Hacking into 10 machines and forwarding your connections through all of them might be a solution that will get you into trouble but that can be an efficient way to stay anonymous. But then again, intelligence gathering organizations might set up honey pots that you will end up using and you will bring even more attention to yourself this way.

So anyway:
> how do I stay anonymous to Google while using their services

is a really hard to answer question: There might be solutions for anonymous services like searching but for gmail and all other services that require you to log in, I would say forget it.

Intelligence gathering organizations have come to fully realize the potential of the Internet to track people, in contrast to the situation in the early 90s. Maybe Google CEO knows all about this and that he was just saying; you will be tracked anyway so you may as well be tracked by us ! He kind of screwed up on this because he is now stuck, unable to further explain his point of view, he would have to admit that Google, Bing and many other track you for business and marketing reasons but that they also "share" information with security oriented intelligence gathering organizations.

So in the end, I would choose who I want to be tracked by for marketing purposes and forget about not being tracked for other purposes unless you want to risk getting into trouble. You may be safer just acting as a normal day to day user thus making the amount of traffic play into your advantage in order to stay anonymous.

Re:If you asked me... (0)

Anonymous Coward | more than 4 years ago | (#30424768)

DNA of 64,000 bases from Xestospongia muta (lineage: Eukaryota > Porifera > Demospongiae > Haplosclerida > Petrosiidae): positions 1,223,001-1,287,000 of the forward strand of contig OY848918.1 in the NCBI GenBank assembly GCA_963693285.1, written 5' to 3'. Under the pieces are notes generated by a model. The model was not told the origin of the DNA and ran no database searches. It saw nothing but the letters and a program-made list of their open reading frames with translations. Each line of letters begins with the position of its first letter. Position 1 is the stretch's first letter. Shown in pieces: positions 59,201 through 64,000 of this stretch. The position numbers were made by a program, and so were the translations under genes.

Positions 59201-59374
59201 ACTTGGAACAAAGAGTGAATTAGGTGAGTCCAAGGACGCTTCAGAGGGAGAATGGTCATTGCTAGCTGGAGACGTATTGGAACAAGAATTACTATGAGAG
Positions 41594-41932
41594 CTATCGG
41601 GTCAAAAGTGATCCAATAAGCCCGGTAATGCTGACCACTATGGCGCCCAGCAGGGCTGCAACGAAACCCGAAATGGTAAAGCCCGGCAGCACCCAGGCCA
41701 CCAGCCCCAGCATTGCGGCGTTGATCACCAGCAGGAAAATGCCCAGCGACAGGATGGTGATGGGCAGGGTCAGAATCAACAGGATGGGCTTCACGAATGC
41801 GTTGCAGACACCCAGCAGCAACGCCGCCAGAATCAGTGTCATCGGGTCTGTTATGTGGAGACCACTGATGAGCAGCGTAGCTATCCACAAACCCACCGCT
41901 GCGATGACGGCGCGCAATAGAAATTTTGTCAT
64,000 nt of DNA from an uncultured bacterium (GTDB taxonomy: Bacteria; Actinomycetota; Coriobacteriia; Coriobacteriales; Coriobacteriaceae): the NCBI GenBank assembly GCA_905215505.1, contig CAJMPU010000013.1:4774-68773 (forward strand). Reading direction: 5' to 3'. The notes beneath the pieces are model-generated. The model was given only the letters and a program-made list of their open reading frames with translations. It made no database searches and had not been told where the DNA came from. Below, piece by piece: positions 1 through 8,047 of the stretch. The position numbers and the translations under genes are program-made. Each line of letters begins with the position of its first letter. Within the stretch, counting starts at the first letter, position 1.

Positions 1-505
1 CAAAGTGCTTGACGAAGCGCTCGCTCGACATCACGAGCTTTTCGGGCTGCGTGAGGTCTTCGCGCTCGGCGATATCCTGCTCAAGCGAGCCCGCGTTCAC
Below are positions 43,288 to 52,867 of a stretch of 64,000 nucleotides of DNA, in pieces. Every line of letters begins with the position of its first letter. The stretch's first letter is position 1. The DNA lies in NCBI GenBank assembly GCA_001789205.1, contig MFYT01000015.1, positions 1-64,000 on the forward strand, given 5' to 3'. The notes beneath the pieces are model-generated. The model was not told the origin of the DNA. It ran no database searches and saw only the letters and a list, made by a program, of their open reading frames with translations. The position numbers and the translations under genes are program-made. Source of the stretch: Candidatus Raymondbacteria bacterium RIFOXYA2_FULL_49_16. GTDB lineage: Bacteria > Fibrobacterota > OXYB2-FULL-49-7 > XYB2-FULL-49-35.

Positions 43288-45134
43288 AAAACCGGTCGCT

You might as well ask..
How do I keep taking drugs without getting addicted?
or
How do I diet while I do no exercise and eat only lard & gravy?

Even routing all access of gOOgle services through a VPN in another country wont stop it.
gOOgle is getting more and more evil. They have always been so, they're just better at
hiding it behind a layer of bullshit & fanboy-ism than companies like microsoft. They're
no apPle but then no amount of money, market dominance and political influence can get you
religious fanaticism like that.

Re:If you asked me... (0)

Anonymous Coward | more than 4 years ago | (#30424892)

...or scroogle ur way...

Privacy is the next killer ap (2, Insightful)

Presto Vivace (882157) | more than 4 years ago | (#30424904)

the person or persons who figure how to get the same value of all these services while protecting users' privacy is going to make a fortune.

Re:If you asked me... (2, Interesting)

selven (1556643) | more than 4 years ago | (#30424908)

What exactly are these illegal actions you're talking about? Using other people's WiFi? Sneaking onto other people's computers? I'm honestly curious as to what you meant.

Re:If you asked me... (1)